Nike has announced it has suspended its sponsorship deal with Maria Sharapova after the tennis star revealed she failed a drugs test at the Australian Open. Sharapova, the highest paid sportswoman on the planet, will also be provisionally suspended from March 12, the International Tennis Federation (ITF) has confirmed.
The 28-year-old tested positive for meldonium, which was only banned by the World Anti-Doping Agency as of 1 January. Sharapova admitted she had been taking the substance since 2006 for health issues.
"We are saddened and surprised by the news about Maria Sharapova," a Nike statement read. "We have decided to suspend our relationship with Maria while the investigation continues. We will continue to monitor the situation."
Swiss watchmaker Tag Heuer have also announced they will not be renewing their contract with the tennis star.
A statement from the ITF meanwhile confirmed her suspension. "On 26 January 2016, Ms Sharapova provided an anti-doping sample to the TADP in association with her participation in the 2016 Australian Open. "That sample was analysed by a World Anti-Doping Agency (WADA) accredited laboratory, which returned a positive for meldonium, which is a prohibited substance under the WADA Code and, therefore also the TADP.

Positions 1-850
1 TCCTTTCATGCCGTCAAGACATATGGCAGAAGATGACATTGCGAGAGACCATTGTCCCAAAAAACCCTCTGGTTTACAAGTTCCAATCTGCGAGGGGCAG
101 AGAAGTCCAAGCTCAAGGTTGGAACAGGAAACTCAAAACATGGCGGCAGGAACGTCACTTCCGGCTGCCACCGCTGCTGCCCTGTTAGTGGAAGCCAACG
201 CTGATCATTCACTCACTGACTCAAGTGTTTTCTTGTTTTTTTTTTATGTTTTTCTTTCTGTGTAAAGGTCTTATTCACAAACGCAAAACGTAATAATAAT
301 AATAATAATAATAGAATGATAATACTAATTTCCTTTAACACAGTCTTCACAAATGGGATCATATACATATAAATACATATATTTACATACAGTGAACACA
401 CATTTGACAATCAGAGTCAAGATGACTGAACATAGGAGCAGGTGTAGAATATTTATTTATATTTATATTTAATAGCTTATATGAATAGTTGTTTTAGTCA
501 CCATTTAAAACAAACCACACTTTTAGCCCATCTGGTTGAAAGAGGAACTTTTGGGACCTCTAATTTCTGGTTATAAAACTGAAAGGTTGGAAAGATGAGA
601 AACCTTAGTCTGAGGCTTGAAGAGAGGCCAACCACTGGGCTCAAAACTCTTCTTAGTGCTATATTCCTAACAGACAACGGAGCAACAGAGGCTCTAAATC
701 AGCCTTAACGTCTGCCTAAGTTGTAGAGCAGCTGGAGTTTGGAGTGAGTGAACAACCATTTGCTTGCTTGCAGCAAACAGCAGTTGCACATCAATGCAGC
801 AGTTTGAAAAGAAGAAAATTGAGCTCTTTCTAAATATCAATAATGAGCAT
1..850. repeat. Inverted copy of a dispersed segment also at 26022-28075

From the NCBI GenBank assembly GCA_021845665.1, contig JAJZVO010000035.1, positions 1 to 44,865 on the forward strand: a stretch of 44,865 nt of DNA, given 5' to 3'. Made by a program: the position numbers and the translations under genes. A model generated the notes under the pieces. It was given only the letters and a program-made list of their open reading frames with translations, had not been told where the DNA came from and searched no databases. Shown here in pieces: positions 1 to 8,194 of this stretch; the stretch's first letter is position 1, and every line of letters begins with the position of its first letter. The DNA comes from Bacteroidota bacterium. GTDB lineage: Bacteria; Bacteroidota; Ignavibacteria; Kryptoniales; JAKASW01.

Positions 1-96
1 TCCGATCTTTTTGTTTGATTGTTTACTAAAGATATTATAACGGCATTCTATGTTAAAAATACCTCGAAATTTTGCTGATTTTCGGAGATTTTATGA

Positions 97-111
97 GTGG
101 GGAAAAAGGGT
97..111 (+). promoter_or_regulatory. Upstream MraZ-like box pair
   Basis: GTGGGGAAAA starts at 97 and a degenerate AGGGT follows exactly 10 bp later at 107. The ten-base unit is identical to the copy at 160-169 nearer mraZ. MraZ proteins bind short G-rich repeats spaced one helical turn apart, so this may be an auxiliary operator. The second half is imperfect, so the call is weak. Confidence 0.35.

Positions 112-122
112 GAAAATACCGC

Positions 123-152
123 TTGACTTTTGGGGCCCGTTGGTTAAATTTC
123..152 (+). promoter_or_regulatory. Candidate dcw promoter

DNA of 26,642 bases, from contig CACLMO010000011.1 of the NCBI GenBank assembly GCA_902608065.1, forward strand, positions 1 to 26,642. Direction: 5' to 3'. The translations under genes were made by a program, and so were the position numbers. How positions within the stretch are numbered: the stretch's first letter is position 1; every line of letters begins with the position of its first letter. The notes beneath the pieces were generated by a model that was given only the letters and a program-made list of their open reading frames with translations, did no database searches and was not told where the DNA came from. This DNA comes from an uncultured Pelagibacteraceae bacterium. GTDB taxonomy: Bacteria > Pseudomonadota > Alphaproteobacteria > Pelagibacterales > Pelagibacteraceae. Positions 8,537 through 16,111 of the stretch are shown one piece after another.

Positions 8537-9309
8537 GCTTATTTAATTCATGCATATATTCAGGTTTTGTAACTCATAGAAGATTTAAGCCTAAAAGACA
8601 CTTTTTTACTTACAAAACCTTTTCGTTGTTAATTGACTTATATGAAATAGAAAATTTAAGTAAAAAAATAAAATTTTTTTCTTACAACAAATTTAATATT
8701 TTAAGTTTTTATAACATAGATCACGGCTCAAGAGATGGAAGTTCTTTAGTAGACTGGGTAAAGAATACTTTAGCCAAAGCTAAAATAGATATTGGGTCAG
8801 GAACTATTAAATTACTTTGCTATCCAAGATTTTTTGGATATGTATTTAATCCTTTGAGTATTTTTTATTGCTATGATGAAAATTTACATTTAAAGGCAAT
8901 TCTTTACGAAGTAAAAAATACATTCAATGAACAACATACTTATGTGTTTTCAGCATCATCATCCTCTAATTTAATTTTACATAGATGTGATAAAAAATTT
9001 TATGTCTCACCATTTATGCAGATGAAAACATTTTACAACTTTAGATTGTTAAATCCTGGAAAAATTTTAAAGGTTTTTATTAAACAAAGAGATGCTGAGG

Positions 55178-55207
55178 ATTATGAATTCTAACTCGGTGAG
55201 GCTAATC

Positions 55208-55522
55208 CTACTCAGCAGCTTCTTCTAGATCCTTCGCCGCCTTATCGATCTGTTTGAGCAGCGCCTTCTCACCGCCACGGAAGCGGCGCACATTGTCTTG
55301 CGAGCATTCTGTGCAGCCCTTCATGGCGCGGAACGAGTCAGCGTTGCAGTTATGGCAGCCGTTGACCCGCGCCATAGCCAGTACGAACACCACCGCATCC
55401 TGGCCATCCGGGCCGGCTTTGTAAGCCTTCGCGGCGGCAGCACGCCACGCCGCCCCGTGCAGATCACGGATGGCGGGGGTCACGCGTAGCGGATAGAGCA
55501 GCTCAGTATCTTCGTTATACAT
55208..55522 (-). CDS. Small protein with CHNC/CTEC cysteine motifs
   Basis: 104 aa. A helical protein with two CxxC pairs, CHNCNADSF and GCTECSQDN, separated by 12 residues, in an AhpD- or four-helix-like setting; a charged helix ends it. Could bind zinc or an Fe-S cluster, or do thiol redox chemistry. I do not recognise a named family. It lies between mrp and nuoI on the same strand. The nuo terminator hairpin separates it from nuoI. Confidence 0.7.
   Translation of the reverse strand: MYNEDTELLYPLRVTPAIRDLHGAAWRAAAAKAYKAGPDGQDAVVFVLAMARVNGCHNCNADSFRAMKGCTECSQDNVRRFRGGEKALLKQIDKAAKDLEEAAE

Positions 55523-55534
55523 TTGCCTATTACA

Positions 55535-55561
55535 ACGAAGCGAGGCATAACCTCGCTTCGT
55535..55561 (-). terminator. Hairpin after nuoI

"In accordance with Article 8.1.1 of the TADP, Ms Sharapova was charged on 2 March with an Anti-Doping Rule Violation. Ms Sharapova has accepted the finding of meldonium in her sample collected on 26 January.
"As meldonium is a non-specified substance under the WADA (and, therefore, TADP) list of Prohibited Substances and Prohibited Methods, Ms Sharapova will be provisionally suspended with effect from 12 March, pending determination of the case.
Speaking at a press conference on Monday 7 March, five-time Grand Slam winner Sharapova took "full responsibility" for her positive drugs test.
"I know that with this I face consequences and I don't want to end my career this way. I really hope that I will be given another chance to play this game," an emotional Sharapova told a news conference in Los Angeles.
Despite the possibility of a looming ban, Shamil Tarpischev, president of the Russian Tennis Federation, has branded the failed drugs test as nonsense and insists Sharapova will still be able to compete at this summer's Olympic Games in Rio de Janeiro.
"I think that it's nonsense. Athletes take what their physiotherapists advise them," Tarpischev told Russian news agency TASS.
"I believe that Sharapova will still have a chance to play at the Olympics though we will see how things are going to develop."